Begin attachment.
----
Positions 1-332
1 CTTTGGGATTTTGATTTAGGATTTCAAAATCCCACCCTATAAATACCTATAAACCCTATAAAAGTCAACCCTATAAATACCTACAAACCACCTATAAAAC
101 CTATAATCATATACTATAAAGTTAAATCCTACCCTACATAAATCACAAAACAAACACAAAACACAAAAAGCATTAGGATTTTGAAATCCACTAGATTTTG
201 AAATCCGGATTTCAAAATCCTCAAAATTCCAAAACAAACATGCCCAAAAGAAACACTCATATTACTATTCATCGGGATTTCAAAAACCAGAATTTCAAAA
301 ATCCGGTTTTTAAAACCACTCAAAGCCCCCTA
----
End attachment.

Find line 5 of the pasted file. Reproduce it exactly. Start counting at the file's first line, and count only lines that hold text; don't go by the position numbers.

301 ATCCGGTTTTTAAAACCACTCAAAGCCCCCTA